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Parliamentary debates and questions

S5W-00033: Mark Ruskell (Mid Scotland and Fife)

Scottish Green Party

Date lodged: 12 May 2016

To ask the Scottish Government what steps it is taking to meet its 2020 Aichi biodiversity targets and what its position is on whether the targets will be met.

Answered by: Roseanna Cunningham 24 May 2016

Scotland's biodiversity strategy, Scotland's Biodiversity: It's in Your Hands, was published in 2004 and sets out how the government will conserve biodiversity for the health, enjoyment and wellbeing of the people of Scotland now and in the future. Scotland’s Biodiversity Strategy (SBS), the ‘2020 Challenge for Scotland’s Biodiversity’ was launched in 2013 and focuses on our desired outcomes for 2020. It is Scotland's response to the European Biodiversity Strategy for 2020 and the UN Convention on Biological Diversity 'Aichi' targets. It shows how the Scottish Government, its public agencies, Scottish businesses and others can contribute to the strategy's aims as well as supporting sustainable economic growth. It has adopted an ‘ecosystems approach’ which focusses on the need to protect ecosystems in order to support nature, wellbeing and a thriving economy.

In order to streamline effort, Scotland’s Biodiversity - a Route Map to 2020 was published in June 2015 to guide work towards the 2020 Aichi targets. The route map brings together the key work needed to deliver on the SBS, grouped under ‘Six Big Steps for Nature.’ Each of these steps include a range of actions that that are practical, delivered in partnership with others, and focus on delivering real improvements to biodiversity on the ground. There are 12 priority projects; 64 route map actions and 8 areas of supporting work in the route map. Both planning and implementation of the work in the route map has been through a cooperative approach with the Scottish Government, its agencies, environmental non-government organisations and others with a key role or interest in looking after Scotland’s biodiversity. Scottish Natural Heritage (SNH) has a role in leading the delivery of the route map.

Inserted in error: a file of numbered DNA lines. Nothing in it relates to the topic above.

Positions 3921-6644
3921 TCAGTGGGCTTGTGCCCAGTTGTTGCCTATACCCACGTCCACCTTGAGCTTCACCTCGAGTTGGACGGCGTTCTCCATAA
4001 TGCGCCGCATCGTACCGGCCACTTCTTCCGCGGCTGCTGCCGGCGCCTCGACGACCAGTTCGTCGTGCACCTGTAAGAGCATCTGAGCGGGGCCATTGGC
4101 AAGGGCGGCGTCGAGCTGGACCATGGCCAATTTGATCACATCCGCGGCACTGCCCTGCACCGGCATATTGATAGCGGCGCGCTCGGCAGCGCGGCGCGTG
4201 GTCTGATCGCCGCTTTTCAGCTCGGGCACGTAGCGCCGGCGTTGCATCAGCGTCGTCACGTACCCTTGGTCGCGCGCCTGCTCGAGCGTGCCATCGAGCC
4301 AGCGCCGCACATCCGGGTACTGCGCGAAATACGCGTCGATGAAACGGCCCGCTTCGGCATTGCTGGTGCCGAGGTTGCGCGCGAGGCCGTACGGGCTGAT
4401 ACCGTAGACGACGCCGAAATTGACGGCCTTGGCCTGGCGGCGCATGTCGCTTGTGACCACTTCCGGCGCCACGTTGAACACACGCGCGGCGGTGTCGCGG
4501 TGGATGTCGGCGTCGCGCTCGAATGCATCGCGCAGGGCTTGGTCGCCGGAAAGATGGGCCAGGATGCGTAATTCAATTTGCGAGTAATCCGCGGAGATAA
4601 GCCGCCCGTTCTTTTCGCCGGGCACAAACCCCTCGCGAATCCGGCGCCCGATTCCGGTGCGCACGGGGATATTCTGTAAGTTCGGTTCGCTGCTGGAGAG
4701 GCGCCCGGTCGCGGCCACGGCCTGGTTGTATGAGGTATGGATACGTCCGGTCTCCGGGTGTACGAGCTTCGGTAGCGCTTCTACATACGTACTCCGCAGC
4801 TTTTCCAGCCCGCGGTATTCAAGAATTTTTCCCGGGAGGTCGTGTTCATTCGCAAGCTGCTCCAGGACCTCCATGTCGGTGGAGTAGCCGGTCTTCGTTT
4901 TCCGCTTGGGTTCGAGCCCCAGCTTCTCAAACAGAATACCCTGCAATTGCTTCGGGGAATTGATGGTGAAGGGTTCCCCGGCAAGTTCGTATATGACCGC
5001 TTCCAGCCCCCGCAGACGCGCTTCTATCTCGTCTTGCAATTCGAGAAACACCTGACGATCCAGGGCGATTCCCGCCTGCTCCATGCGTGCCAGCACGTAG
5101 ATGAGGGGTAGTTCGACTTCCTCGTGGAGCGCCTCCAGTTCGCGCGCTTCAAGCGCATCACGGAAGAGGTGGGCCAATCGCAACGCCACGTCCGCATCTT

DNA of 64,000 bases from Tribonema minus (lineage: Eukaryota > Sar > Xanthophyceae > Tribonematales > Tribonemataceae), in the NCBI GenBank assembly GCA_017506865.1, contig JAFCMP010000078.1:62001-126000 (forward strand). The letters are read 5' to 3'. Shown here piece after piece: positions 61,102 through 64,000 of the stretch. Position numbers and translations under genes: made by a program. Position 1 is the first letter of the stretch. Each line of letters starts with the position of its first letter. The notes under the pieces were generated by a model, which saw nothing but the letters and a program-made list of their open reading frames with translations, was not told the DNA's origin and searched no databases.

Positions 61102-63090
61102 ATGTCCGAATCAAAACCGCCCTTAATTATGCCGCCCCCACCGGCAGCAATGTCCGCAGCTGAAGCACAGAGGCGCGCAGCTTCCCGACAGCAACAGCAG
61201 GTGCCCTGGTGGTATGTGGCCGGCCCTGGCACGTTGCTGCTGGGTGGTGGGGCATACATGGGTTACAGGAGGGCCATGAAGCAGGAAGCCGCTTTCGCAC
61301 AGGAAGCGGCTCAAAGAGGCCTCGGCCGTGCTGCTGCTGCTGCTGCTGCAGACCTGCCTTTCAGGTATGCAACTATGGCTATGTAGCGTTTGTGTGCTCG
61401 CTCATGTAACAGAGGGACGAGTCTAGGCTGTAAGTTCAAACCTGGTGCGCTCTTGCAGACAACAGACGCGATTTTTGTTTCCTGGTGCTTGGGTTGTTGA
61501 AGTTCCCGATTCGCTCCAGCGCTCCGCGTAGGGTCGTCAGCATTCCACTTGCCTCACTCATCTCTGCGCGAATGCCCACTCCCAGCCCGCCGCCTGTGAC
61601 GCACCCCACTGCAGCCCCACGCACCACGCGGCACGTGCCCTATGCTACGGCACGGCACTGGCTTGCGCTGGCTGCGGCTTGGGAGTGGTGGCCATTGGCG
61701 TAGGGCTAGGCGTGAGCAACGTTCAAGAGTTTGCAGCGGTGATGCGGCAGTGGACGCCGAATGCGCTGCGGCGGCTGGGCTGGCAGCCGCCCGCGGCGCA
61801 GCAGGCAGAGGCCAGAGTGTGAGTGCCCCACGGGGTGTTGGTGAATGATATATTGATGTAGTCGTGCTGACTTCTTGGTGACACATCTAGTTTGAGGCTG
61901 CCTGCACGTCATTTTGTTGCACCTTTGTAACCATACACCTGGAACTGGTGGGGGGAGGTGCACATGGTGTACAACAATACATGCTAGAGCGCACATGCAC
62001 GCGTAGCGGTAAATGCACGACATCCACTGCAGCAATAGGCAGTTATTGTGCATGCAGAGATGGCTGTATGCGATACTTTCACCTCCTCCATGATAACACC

In order to monitor progress towards the Aichi targets SNH provides a six monthly update on progress with the SBS and route map. The most recent of these was published in December 2015 and it provided a selection of achievements in the first six months of route map action presented as Route Map Highlights.

These were:

Peatland restoration, ongoing on 5,580 ha through 107 agreements with land owners/managers.

National Peatland Plan published in August 2015.

Forestry Grant Scheme launched – first awards in November 2015.

INNS control ongoing in native woods in the National Forest Estate.

Physical restoration work ongoing on 14 water bodies across 5 catchments.

The Natural Capital Asset Index update presented to the World Forum on Natural Capital in November 2015.

The Outdoor Learning Directory was officially launched in September 2015 to provide a portal to services supporting outdoor learning provided by Scottish Government agencies with an environment and heritage remit.

The latest NHS greenspace demonstration project at Ailsa and Ayr hospital was formally opened in October 2015.

Doubled the number of citizen science and action projects being advertised from 40 - 80.

Five estates joined the ‘Heads Up for Hen Harriers’ project.

Volunteers being recruited to help deliver the wild cat monitoring programme.

Environmental Cooperation Action Fund launched in October 2015.

Final plans for management of 11 Marine Protected Areas and 10 Special Areas of Conservation published.

A further report on progress will be prepared for June 2016. With the support of SNH, the Scottish Government is closely monitoring progress towards the 2020 Aichi targets.